The sun sets behind the buff and pink cliffs and the shadows lengthen like long fingers reaching over the sage and rabbit brush. The moon rises and coyotes howl. Jets of burning gas from erector set wells light the night. It's the end of another day in the San Juan Basin -- home of San Juan Basin Royalty Trust (NYSE:SJT).

Royalty trusts are investment vehicles that collect income on royalties from natural resources and commodities. Oil and gas trusts are one type, but there are others. Like their close cousins, realty trusts, royalty trusts pay out almost all of the cash they collect as distributions to shareholders. And this means the yields can be generous.

The San Juan basin in northern New Mexico sits on a reported 236 million Mcf (thousand cubic feet) in natural gas reserves. San Juan Basin Royalty Trust collects royalties on the oil and gas reserves from 151,900 acres in the basin produced by 3,738 wells. Total annual production is around 19 million Mcf. Independent petroleum engineers have estimated approximately 9.47 years worth of reserves remain. The production index is subject to change from year to year based on reserve revisions and production levels.

Burlington Resources (NYSE:BR) owns and operates the gas and oil wells on the land, and pays San Juan Basin Royalty Trust. Royalties from gas on San Juan's properties are typically in excess of 50% of the gross proceeds generated from gas sales. Yields to investors are currently around 10%.

Returns from San Juan Basin Royalty Trust were hotter than a chili pepper in 2003. Shareholders earned a sizzling $1.94 per share in dividends for a 10.2% yield. However, both the dividends and the price can be volatile since they are tethered to the price of natural gas. In Oct. 2000, shares could be bought for $10.13 and the dividend was $1.72 for the year. The cash dividend in 2000 was a meager $0.78. The price per share has drifted up steadily and is now around $19, and the two monthly distributions for 2004 total $0.25.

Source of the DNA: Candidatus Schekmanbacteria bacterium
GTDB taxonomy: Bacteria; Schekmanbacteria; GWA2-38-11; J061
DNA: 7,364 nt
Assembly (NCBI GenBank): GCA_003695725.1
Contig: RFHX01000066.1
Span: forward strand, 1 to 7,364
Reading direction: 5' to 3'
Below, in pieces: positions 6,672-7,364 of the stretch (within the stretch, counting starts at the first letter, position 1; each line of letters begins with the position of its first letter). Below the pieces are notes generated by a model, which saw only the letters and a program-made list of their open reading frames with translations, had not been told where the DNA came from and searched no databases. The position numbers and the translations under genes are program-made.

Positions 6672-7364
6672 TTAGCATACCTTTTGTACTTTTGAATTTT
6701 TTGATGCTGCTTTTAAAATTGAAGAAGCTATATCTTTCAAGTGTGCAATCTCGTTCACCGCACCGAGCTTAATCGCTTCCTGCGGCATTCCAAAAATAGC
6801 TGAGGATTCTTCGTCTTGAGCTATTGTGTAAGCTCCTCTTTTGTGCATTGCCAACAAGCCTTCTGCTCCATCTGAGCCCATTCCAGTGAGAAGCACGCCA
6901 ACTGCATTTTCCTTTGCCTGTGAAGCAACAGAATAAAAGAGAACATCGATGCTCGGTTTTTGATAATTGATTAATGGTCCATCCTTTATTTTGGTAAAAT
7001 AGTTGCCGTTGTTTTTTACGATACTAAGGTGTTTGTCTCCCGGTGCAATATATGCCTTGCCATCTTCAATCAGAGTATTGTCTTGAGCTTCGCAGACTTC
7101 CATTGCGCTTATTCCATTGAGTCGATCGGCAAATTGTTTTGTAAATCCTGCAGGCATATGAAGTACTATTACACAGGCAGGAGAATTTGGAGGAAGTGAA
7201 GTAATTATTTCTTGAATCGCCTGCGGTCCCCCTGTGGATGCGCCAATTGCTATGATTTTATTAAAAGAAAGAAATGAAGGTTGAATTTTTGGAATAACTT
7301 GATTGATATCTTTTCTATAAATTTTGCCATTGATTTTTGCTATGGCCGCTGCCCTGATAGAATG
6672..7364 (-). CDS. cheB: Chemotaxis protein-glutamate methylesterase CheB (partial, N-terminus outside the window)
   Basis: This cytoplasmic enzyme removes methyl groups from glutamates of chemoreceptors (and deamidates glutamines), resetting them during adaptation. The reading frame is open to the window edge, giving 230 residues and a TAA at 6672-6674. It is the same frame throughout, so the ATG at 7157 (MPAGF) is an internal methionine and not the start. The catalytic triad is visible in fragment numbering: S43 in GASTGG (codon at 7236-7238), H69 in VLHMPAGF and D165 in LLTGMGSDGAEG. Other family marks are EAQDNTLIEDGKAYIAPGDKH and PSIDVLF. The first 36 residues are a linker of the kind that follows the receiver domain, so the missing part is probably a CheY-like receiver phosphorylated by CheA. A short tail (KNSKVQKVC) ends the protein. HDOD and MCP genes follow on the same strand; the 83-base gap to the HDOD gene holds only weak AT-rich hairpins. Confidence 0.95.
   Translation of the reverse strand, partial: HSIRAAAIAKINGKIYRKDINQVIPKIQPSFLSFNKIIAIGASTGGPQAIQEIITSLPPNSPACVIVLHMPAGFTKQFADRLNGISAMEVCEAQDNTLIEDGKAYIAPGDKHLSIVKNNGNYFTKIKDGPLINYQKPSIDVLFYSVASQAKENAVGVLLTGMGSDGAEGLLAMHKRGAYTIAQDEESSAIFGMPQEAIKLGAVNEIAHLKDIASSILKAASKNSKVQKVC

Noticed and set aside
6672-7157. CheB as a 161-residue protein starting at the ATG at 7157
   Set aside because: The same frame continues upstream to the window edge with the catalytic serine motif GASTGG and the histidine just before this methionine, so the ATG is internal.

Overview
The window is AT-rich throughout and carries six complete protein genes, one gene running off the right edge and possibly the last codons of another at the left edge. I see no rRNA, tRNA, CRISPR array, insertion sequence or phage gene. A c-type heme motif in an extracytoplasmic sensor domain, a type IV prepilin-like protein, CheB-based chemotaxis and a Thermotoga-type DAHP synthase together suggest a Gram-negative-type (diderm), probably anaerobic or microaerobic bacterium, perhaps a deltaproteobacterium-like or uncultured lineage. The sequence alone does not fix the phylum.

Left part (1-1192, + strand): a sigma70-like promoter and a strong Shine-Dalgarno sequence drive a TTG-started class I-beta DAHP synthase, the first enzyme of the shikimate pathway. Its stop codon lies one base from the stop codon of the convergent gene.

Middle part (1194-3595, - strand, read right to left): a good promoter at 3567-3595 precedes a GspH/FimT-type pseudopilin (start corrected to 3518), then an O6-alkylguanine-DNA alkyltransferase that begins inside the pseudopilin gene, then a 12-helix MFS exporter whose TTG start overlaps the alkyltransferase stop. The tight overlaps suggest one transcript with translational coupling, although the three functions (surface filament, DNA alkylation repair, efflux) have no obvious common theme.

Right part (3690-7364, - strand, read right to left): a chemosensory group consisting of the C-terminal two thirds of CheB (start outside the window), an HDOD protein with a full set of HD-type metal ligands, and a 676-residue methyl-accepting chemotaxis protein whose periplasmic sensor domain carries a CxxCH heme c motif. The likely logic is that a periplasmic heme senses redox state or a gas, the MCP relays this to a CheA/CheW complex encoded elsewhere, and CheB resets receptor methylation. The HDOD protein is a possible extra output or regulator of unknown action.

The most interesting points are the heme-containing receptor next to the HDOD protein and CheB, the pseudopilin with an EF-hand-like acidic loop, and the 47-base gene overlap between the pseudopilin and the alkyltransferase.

San Juan Basin Royalty Trust owns royalties on a finite resource. The gas in the fields will eventually play out and dividends will disappear once the resource is gone, unless the company aligns with a new producer. There is no terminal value as with a stock. Couple that with the volatility of gas prices and that makes oil and gas royalty trusts a speculative investment. However, if you believe the future price of natural gas will remain high and supplies will remain tight, San Juan represents a pure play on a commodity without trading in futures and commodities markets.

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Motley Fool contributor J. Graham owns shares of San Juan Basin Royalty Trust.